My first fumble with the BlackBerry Z10 hub was uninspiring, but what about the fancy new keyboard? A revolution of data input, or a typo waiting to happen? BlackBerry are pushing this hard as one of the must see features of BB10, so today I’ll adjust the anglepoise lamp and focus my spotlight on it.
Going to the flicks
Who’d have thought that there was any more that could be done to the on-screen keyboard? iOS has its basic keyboard. Stock Android Jelly Bean features gesture typing. Every Android phone manufacturer has their own keyboard. The Play store is full of third party keyboards that predict, slide, split and flow. Windows Phone also has its own idea of what’s best for your thumbs.
So, you’d have thought that BlackBerry would have used a generic keyboard that’s taken inspiration from the others. No. They’ve come up with another input method you never knew you needed: flicking!
I’m a long time user and big fan of SwiftKey, the original seemingly intelligent prediction keyboard. The way the new BlackBerry keyboard works is based around predictions too, but rather than guessing what the next word’s going to be it guesses the next letters in the word you’re typing, then puts its word predictions above the potential next letters on the keyboard. Once you see the word an upward sliding gesture “flicks” it into the text entry field.
Okay, I rewrote that paragraph about ten times and I still can’t get it to make sense to those who haven’t used it, so here’s BlackBerry’s video of how it works!
Sorry, nothing personal, you’re just not my type
I used the BlackBerry Z10 a lot during my week with it, and the vast majority of what I do on a phone is based around text entry. At first I couldn’t get on with the flicking mechanism. There were incorrect words flying around the screen, strings of letters I didn’t know I’d touched, and expletives that I can’t repeat streaming from my mouth. I was not impressed.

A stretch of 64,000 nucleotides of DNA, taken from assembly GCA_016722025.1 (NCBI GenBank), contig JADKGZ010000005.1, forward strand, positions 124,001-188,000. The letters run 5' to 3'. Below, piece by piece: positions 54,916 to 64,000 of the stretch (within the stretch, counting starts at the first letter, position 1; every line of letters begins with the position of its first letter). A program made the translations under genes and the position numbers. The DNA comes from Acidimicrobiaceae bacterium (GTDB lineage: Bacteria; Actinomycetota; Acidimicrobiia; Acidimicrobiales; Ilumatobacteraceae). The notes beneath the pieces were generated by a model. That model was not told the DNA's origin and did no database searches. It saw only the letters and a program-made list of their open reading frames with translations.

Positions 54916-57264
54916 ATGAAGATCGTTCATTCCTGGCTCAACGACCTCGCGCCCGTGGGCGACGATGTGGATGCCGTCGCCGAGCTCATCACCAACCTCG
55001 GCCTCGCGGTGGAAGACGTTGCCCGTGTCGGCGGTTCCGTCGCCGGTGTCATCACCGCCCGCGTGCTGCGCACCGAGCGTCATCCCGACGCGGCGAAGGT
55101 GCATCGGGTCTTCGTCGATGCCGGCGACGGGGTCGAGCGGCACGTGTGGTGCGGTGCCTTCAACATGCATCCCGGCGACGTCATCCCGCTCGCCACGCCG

However, after a dozen or so emails I found myself getting the knack of the flick, and now I can type reasonably quickly with it given the right circumstances.
What do I mean by the right circumstances? Well, the prediction words that appear overlaid on the letters are pretty small, which is fine when typing whilst sitting still, but I found them very difficult to see whilst walking or on public transport. The predictions that are displayed above the keyboard, like on SwiftKey for example, don’t suffer from this. I’d hate to think how much squinting I’d have to do if BlackBerry release a smaller version of the Z10.
In conclusion, I have to applaud BlackBerry on their innovation. They could so easily have popped a basic keyboard on the Z10, but they came up with something new and different.
A little perseverance goes a long way here, and I’m sure this keyboard will suit a lot of people who give it a chance.
Those of you who type and travel a lot should take a walk around the phone shop with the handset before buying, but if you don’t do much typing on the move then I wholeheartedly recommend this new typing experience.
I should note here that I spent a long time trying to get a screenshot of the words flicking into place, however, it seems it’s impossible so feel free to use your imagination.